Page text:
High Ruger sales means a lot of people don’t have standards.

    • Martin frank

      Shut up grimey.

    • You can get better guns, and you can get cheaper guns, but you’d be hard pressed to find better guns cheaper. Not everyone feels like spending $Mercedes when all they need is a basic firearm that works reliably.

      • Just say’n

        Well said!

      • Frank Grimes

        Ruger is glorified Keltec.

        I wouldn’t own either.

        • Mikial

          I like Ruger and Kel Tec. Both good solid guns with interesting and innovative designs. We own several of each and they work great.

          • Frank Grimes

            I don’t think copying Grendel is too innovative, but ok.

  • Paul White

    Good quality, good price, good service when I needed it. Glad to hear good sales are happening too.

  • Dr. Longfellow Buchenrad

    Ruger makes inexpensive interesting guns that work. There will always be a market for that.

    • BearSlayer338

      I’d put even more emphasis on the “that work” part. I’ve seen many guns jam but the only time I’ve seen Rugers jam are when they don’t have good magazines.

  • Ryan Snow

    “ this point I pulled the plug on the whole thing and we packed up and left. And in a blink of an eye Ruger lost a minimum of 100,000 or more views on my channel on this one product alone. You ever wonder why NO Special Operations or SWAT teams on the entire planet use anything Ruger makes ? Now you know why.” – Larry “LAV” Vickers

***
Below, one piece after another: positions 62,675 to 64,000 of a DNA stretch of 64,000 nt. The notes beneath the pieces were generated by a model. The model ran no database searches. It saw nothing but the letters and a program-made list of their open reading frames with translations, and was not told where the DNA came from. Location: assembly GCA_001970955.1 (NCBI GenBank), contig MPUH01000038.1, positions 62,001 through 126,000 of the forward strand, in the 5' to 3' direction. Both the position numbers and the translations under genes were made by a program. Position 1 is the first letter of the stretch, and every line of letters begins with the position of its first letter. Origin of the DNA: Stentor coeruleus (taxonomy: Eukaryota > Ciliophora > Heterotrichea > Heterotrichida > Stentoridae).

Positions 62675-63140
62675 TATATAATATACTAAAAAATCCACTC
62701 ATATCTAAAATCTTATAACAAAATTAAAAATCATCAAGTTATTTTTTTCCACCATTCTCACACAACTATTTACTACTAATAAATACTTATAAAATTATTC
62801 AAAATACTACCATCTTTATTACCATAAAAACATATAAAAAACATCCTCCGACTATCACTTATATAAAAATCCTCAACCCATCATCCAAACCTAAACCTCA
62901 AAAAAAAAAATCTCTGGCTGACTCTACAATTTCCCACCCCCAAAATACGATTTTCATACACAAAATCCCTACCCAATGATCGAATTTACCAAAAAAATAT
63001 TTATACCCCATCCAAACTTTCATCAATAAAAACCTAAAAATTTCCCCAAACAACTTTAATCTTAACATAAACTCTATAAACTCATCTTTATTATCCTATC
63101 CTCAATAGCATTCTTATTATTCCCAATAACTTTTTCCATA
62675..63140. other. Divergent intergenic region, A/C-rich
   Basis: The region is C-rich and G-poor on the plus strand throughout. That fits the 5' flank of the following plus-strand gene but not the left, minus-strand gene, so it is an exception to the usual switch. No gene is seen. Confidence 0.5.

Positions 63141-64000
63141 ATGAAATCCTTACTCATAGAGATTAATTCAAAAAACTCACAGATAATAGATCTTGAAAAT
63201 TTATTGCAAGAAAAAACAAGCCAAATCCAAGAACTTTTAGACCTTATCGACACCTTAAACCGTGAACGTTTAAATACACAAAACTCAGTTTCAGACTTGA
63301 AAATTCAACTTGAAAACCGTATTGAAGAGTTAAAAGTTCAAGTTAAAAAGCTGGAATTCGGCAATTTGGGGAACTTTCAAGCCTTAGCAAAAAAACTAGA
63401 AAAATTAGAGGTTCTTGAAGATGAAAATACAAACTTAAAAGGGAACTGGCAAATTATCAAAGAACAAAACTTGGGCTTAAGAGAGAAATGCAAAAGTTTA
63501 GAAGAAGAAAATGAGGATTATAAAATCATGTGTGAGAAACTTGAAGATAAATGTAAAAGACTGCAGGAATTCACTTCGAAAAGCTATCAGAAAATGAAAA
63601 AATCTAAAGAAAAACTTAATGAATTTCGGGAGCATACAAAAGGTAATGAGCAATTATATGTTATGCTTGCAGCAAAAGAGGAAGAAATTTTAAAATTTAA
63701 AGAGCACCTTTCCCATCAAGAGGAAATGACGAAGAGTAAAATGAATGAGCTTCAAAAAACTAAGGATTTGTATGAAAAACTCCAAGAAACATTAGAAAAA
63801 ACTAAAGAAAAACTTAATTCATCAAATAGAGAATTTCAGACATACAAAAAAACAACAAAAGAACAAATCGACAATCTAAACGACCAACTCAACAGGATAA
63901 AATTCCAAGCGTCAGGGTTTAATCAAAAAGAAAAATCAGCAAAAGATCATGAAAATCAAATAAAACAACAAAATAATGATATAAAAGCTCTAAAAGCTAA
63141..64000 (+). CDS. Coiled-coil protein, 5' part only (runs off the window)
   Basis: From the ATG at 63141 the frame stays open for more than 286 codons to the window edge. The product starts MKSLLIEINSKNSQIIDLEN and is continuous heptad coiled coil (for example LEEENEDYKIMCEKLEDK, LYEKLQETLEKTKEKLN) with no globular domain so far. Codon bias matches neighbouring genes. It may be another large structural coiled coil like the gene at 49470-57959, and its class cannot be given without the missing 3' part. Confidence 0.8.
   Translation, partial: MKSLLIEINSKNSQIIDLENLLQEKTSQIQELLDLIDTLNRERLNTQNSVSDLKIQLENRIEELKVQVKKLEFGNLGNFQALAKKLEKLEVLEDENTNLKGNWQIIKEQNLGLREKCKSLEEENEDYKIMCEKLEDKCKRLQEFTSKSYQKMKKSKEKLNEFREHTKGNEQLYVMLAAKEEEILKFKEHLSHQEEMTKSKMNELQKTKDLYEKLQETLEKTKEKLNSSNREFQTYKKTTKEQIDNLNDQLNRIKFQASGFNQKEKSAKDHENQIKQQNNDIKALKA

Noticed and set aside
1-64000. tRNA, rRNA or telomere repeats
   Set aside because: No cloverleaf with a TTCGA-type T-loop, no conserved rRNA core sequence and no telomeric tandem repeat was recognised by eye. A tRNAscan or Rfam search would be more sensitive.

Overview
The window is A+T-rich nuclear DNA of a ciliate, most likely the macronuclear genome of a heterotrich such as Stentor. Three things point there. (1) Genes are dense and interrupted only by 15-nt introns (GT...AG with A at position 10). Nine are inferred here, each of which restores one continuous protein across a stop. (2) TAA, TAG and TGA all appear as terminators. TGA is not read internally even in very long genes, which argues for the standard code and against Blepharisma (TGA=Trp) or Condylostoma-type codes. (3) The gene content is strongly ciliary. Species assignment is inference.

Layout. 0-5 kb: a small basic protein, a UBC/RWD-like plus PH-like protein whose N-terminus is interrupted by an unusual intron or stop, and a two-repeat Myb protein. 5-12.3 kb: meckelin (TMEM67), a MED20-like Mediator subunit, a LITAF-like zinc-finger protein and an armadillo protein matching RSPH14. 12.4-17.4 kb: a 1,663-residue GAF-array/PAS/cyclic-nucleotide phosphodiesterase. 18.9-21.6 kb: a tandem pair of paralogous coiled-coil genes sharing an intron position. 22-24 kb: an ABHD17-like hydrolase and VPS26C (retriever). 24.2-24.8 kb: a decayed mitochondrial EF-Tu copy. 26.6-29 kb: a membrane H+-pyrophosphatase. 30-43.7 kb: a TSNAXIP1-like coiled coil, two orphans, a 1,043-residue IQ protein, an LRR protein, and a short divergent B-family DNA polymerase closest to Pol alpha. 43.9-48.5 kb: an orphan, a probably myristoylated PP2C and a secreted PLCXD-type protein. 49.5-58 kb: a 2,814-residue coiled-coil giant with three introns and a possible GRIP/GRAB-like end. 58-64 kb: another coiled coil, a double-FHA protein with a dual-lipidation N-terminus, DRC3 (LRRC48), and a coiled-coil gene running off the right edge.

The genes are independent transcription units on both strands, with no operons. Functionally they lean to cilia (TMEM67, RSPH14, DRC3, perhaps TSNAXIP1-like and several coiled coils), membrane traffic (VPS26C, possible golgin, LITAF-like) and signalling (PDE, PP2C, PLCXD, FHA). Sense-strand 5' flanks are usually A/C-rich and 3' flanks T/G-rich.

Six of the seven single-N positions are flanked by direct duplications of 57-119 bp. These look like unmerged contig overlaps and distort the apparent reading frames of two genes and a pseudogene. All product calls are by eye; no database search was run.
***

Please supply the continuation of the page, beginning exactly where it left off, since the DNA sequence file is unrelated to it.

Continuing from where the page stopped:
• Don Ward

      That’s mighty big talk for a one-eyed fat man.

      • iksnilol

        he lost an eye?

    • Sean

      Needed more Crisco

    • Kyle

      I googled that quote. Just so everyone is clear it had nothing to do with the firearms and everything to do with an oversize ego. Vickers comes across as a complete tool in context. WAHHHHHH a random employee didn’t know who I am and grovel at my feet WAAAAHHHHHHH.

      • stephen

        Yea I totally agree with you about LV. Seems his ego and pride has grown as much as his waist. Just goes to show that if people don’t watch themselves, fame will ruin them.

        Aside from LV’s slow motion camera, I mean has he really done lately? If he didn’t have that, he would be just another middle aged, round in the middle vlogger.

    • iksnilol

      Sooo SWAT&co don’t use Rugers cause a Ruger employee didn’t recognize him and grovel at his feet?

    • DW

      But many SWAT teams did use Mini14/ AC556 before AR15 became popular, some still do, and French police were pictured with them in recent terror attacks. Israeli forces used silenced 10/22s as “less than lethal” weapon (often causing death in reality) and are replacing them with SR-22s. So yeah, Vickers is very wrong in this regard.

    • Bill

      Ruger actually had a number of federal contracts, primarily for P series pistols, back in the day.

    • robert57Q

      Yeah, I’m sure Ruger is deeply regretting losing Larry’s endorsement, what with their plummeting sales and layoffs and… oh, wait.

  • A Fascist Corgi

    Clearly the Ruger American is the primary culprit. You’d have to be crazy to not want such a beautiful looking pistol.

  • mazkact

    Amen on the RPR in 6.5×55.

  • I wonder how long it’ll be before President Clinton II takes President Obama’s title of Greatest Salesperson The Shooting Sports Industry Ever Had.

  • Mark Wynn


  • DudeSC

    .500 Linebaugh Blackhawk please ?

  • Eric B.

    Lessee, I have a 10/22, 96/22 (mag) lever action, 6.5 CM American Predator, 6.5 CM Precision Rifle, LC9, LC9 s.
    And I once owned a Mark I and a ,22-250 American.
    It wasn’t because I’m a Ruger fanboy but Ruger just made exactly what I was looking for and at a reasonable price with great Ruger quality. They research their market and research HOW to design their firearms to best meet that market while still being innovative.